Can't wait to start lobbing tennis balls!
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80 of 87 people found the following review helpful By Elderbear VINE VOICE on March 5, 2003
Format: Paperback Verified Purchase
What a wonderful boys book--boys from 9 to 90 will get a bang out of these projects. The author presents enough safety information to be reasonable, and mixes in scientific explanations, a bit of math, and interesting anectdotes that take us back into the history of ballistics. But most of all, he presents details plans and parts lists (including sources for hard to find parts) to build things that shoot up into the air, things that go "BOOM," and other cool stuff like fire kites.
Many of the projects described here are also well documented on the internet. But most internet postings have little to say about safety, science, or history. Using this book as a starting point, and the internet as a resource to expand the ideas, could lead one to develop a truly interesting ballistic arsenal indeed!!
Before we had homeland security to worry about, this might have been a good source book for a science fair. Now, it just might be a great way to spend a lifetime behind bars. But, if you're in touch with your inner Goddard, von Braun, or just love the idea of a tennis ball mortar ... then this is the book for you!
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39 of 43 people found the following review helpful By Logical Paradox VINE VOICE on April 26, 2003
Format: Paperback Verified Purchase
This is a great book. Just from skimming through it you can tell that a lot of thought and precaution went into it's construction. Parents may be scared seeing a book like this in the hands of their child, but don't be frightened. Most of the projects in here are pretty innocuous and saftey is paramount. The book and author STRESS proper precautions and advise saftey gear for any dangerous experiments. If you have a kid who has been playing with fire, been showing a disturbing interest in explosives or such, then buy them this book and do these projects with them! It will give kids a productive, educational and supervised outlet for these curiosities and fascinations and will give you a chance to teach them a bit about physics and further bond with them. Some young pyros grow into arsonists, others grow into firemen and physicists... you make the choice! Instead of punishing them and trying to curb their interest in such things, channel this energy into something positive.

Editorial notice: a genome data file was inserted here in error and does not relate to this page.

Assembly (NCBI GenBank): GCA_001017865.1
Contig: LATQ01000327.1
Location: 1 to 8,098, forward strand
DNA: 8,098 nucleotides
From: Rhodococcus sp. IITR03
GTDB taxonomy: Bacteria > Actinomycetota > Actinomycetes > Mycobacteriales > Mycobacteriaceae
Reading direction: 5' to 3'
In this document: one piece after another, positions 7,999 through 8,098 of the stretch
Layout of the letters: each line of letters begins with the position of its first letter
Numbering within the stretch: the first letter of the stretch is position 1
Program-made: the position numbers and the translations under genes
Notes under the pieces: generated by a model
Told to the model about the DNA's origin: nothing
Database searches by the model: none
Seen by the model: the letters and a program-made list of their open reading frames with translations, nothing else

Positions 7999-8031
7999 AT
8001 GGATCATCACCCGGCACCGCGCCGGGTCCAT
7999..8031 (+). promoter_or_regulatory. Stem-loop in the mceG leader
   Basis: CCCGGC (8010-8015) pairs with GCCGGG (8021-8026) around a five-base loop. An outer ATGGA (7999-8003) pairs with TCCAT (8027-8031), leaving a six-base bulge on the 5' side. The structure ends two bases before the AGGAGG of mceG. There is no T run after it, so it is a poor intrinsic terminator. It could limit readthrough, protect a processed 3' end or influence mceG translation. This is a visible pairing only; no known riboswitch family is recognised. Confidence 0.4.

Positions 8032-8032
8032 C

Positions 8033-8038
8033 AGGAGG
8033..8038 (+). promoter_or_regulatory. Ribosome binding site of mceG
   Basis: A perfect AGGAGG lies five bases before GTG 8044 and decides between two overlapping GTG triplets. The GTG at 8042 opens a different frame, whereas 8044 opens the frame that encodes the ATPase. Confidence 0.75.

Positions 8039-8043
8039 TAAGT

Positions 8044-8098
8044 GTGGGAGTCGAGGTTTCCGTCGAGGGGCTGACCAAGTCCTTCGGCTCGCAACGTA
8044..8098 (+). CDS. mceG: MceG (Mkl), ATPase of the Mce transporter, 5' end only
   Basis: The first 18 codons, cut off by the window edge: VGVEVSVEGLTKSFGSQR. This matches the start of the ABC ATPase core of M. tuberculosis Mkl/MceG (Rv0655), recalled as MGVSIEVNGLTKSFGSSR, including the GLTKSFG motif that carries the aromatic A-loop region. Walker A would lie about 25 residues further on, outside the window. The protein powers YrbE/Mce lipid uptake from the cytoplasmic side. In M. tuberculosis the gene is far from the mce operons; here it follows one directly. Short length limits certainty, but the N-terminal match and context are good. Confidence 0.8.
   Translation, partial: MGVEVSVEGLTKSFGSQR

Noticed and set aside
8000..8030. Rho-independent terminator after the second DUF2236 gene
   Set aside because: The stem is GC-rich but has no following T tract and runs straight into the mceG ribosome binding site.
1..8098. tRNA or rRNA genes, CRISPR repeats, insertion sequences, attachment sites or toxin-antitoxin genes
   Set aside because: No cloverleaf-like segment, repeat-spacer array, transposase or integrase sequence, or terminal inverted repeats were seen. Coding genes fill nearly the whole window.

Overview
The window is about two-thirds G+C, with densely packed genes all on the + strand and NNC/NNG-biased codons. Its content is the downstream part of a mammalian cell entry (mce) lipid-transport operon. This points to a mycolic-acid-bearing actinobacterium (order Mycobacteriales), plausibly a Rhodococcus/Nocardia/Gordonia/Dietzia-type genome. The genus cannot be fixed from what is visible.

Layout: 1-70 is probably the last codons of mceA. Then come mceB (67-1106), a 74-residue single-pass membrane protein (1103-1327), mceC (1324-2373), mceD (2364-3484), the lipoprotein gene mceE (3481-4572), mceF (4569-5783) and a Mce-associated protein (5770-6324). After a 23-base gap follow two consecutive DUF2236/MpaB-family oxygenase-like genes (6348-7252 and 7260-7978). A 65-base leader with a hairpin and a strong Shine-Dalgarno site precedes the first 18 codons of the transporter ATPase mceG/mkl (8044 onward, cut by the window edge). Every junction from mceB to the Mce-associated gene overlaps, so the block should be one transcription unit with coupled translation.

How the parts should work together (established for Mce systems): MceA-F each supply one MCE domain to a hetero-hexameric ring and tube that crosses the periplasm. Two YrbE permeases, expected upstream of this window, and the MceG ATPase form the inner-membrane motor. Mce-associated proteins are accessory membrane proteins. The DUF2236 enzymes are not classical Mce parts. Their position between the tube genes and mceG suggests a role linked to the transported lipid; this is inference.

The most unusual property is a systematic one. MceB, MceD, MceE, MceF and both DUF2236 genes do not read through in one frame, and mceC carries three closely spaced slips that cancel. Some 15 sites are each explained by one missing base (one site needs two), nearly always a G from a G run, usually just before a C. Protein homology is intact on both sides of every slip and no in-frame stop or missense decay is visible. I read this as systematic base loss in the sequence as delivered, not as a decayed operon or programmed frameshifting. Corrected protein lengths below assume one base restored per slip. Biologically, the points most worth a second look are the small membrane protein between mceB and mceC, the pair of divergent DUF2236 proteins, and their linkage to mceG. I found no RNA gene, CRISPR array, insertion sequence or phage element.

From the perspective of an adult or adolesent this book is still great. Fun projects and lots of information make for a fun read, and an even more fun summer project. Science teachers and the like will love this book as some of these projects could prove wonderful classroom demonstrations to aid in teaching and more importantly, in getting kids' attention and perhaps sparking an interest.
Great book. more stuff like this might help the curb effects of all the negative stuff out there like the Anarchist's Cookbook and all those [explosive] websites.
A big five stars!